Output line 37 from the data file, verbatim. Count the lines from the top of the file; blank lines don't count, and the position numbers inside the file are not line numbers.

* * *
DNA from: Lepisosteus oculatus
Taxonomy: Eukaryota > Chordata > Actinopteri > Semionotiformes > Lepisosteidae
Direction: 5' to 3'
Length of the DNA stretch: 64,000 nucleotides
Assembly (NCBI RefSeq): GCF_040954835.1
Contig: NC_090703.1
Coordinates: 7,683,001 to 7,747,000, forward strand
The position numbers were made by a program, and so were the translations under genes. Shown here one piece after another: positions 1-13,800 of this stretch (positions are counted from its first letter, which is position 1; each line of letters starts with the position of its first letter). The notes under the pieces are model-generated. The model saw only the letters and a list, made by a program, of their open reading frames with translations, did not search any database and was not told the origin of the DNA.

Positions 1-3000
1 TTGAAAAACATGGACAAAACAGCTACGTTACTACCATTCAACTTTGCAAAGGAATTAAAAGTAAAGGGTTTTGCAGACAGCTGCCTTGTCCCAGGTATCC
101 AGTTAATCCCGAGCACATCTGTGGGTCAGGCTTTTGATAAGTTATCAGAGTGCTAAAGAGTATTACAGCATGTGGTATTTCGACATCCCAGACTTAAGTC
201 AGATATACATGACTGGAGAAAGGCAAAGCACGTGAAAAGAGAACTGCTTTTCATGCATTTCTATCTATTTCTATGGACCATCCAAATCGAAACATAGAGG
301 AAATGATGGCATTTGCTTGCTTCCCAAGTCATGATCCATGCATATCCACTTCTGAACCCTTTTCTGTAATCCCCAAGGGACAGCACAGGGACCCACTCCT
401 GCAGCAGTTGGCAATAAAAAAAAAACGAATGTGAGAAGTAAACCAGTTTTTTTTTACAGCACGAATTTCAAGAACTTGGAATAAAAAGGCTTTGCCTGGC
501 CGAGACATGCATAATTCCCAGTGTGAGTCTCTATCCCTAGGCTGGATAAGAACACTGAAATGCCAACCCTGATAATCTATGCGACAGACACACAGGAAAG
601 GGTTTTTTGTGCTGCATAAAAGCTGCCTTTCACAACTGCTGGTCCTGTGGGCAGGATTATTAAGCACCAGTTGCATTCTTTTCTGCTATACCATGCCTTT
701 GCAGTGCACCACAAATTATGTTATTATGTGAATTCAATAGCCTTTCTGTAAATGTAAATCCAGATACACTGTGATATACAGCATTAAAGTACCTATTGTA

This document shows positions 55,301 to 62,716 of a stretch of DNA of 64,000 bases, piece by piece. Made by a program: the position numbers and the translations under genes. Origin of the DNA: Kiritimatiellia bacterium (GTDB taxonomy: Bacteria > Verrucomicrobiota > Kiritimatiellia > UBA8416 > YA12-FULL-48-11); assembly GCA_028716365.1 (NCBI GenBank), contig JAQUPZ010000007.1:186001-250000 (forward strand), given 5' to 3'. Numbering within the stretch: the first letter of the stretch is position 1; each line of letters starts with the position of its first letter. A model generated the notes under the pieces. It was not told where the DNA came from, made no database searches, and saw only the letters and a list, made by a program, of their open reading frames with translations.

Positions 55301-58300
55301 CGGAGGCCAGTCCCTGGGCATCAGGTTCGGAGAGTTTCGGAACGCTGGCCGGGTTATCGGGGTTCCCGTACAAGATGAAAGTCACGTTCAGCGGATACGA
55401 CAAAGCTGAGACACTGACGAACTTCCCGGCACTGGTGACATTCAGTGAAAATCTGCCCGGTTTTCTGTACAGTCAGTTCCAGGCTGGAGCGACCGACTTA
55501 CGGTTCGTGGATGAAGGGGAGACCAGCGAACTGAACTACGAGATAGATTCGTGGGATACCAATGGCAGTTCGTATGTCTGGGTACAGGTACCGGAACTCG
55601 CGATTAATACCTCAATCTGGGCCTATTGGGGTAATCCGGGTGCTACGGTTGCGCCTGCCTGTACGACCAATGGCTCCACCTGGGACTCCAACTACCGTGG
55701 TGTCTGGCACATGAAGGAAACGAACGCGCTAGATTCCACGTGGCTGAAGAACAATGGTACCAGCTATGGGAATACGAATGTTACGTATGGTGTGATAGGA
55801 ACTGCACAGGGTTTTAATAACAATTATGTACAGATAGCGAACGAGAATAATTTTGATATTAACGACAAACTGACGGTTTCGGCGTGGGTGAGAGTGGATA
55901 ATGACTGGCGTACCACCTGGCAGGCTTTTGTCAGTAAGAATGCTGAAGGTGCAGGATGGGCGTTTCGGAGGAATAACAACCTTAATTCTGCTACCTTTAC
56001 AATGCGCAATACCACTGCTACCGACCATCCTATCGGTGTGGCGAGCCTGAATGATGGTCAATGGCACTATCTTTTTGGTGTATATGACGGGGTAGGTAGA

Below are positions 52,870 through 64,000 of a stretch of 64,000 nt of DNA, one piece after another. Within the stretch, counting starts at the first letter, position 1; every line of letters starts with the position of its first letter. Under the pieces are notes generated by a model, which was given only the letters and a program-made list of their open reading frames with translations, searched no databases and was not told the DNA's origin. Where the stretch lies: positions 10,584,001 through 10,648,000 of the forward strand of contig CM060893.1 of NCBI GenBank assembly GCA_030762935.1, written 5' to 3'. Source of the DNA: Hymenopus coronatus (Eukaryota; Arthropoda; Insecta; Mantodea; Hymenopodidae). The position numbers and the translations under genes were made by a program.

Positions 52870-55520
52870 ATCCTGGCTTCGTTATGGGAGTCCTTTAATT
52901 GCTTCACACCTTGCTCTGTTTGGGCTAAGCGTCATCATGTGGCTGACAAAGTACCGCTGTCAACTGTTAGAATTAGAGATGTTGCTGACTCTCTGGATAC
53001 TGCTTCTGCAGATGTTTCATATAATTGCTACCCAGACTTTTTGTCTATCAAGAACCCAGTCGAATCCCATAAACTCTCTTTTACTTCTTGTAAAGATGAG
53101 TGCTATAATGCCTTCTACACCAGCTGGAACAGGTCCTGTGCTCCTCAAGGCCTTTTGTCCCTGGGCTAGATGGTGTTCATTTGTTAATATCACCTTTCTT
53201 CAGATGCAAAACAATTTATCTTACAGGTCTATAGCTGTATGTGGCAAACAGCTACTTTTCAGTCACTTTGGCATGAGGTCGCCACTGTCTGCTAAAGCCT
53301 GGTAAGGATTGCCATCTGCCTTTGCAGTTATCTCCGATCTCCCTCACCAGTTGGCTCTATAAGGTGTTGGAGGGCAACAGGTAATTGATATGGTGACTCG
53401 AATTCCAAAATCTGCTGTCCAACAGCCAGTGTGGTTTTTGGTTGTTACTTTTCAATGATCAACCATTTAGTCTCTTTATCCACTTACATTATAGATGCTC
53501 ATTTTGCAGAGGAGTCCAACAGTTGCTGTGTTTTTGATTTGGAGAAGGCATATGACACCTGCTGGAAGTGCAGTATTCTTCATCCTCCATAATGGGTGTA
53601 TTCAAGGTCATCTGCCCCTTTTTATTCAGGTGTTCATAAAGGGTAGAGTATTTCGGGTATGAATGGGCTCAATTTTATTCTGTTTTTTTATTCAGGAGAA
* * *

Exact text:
53501 ATTTTGCAGAGGAGTCCAACAGTTGCTGTGTTTTTGATTTGGAGAAGGCATATGACACCTGCTGGAAGTGCAGTATTCTTCATCCTCCATAATGGGTGTA